A man is not defined by what he has done, but what others think he has done. This Zen wisdom had come out of the mouth of a brilliant, psychopathic, nine year old girl nearly twenty years earlier. It has always been my guiding principle.
Never had I applied it outside of my own life, but sitting in these hard chairs, staring at the man across the table, the phrase had come back to me, complete with her voice. Next to me, Caleb Green was asking questions of our handcuffed suspect. I had remained quiet. Speaking now would not only ruin the effect, but let loose my temper. Strangling someone was frowned upon, even amongst members of the Federal Bureau of Investigation.
The man being questioned was a psychopath, that much was evident in his arrogant speech and demeaning glances. He thought little of Caleb Green or myself. His initial impressions told him we were company men. Our expensive suits were window dressing for the mediocrity that often accompanied being a company man, waiting for his time to ride a desk, before cashing out, taking his pension check, and moving to Florida to live in a gated community in a condo that he might not be able to afford. To him, this made him naturally superior in intellect, cunning, and credibility.
What he had failed to grasp, was the depths of the acronyms given to him. While we were indeed FBI agents, there had been three other letters attached to our identification: VCU. We were not mediocre any more than we were mentally stable. The cavernous pits of our instability were unfathomable. While Caleb and I both wore the mask of sanity very well, we were not.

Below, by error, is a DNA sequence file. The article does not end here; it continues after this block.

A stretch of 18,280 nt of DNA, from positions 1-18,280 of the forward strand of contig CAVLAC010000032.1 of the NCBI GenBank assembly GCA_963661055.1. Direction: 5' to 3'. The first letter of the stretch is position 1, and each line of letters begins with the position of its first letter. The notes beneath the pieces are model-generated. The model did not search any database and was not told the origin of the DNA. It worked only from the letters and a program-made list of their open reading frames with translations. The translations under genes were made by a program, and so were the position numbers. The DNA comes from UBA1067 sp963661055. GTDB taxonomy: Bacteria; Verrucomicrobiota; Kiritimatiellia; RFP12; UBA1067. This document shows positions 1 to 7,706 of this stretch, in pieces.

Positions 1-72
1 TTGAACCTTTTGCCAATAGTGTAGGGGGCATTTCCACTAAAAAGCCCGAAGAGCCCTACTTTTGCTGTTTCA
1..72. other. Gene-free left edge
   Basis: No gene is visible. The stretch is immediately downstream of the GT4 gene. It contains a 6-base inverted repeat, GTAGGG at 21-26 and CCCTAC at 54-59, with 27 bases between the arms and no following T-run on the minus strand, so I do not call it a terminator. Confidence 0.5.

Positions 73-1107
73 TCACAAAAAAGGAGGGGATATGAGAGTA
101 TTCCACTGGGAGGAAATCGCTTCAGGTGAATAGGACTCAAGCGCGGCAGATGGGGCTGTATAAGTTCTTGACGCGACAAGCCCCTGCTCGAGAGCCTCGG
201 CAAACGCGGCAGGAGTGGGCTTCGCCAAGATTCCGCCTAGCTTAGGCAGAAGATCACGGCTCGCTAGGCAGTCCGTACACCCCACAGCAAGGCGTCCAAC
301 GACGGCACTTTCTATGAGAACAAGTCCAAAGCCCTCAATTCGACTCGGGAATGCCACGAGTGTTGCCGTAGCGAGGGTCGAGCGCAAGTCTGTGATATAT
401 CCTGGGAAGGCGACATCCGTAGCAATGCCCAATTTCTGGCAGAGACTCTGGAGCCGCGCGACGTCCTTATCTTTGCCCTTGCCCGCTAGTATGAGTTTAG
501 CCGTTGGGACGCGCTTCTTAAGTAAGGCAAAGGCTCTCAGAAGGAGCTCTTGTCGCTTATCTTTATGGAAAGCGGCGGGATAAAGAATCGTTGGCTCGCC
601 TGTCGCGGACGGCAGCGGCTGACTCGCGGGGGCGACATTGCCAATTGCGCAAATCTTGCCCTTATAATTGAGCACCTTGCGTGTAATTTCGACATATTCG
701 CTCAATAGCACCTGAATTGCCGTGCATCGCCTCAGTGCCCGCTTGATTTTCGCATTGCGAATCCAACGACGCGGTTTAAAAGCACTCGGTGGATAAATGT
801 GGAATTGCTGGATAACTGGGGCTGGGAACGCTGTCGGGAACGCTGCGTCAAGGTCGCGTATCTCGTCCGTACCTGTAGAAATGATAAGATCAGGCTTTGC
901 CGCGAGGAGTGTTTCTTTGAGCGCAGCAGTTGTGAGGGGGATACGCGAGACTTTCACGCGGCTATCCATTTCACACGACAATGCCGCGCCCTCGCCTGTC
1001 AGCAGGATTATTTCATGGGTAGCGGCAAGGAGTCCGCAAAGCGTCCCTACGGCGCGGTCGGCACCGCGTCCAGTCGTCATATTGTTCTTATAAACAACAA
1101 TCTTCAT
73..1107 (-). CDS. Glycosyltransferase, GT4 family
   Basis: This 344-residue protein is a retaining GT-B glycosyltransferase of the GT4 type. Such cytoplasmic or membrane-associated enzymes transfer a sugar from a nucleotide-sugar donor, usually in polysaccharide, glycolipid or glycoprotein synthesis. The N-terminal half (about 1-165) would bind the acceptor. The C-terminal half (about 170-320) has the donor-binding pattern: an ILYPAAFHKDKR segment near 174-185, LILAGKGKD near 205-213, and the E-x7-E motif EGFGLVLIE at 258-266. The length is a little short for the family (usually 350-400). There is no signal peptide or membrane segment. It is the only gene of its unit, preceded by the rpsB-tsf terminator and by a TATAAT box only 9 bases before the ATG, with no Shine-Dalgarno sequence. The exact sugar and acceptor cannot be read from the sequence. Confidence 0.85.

The differences between Caleb, myself, and the man across the table from us were few. Like him, we were both documented psychopaths. Like him, we both enjoyed bloodshed. Like him, we both had genius level IQs. The differences could be summed up only by our positions, with us on one side of the table and he on the other. Caleb and I were both capable of controlling our bloodlust. It was a delicate balancing act that we had both perfected. Although, I had learned to admit that Caleb had more control than I did.
Quinn Hurst was a murderer, there was no doubt about that. The Los Angeles police department had arrested him mere minutes after he had slaughtered his ex-girlfriend. She had managed to make a 911 call while he brutally attacked her. When LAPD arrived, he was covered in blood and carrying around a bloody hatchet.
However, the FBI was not in the habit of investigating domestic violence, even when it included murder. The hatchet also wasn’t enough to make us fuel the jet and fly out here three days after the murder. We were here because when LAPD searched his home, they found a container full of hearts and not the cute red kind that gets plastered on commercial materials.
There had been ninety-three human hearts in his deep freezer. Unfortunately, there had not been ninety-three dead bodies missing their hearts found in LA nor California nor anywhere else in the US. The year had brought exactly zero bodies missing their hearts and it was already August.
©Hadena James 2015
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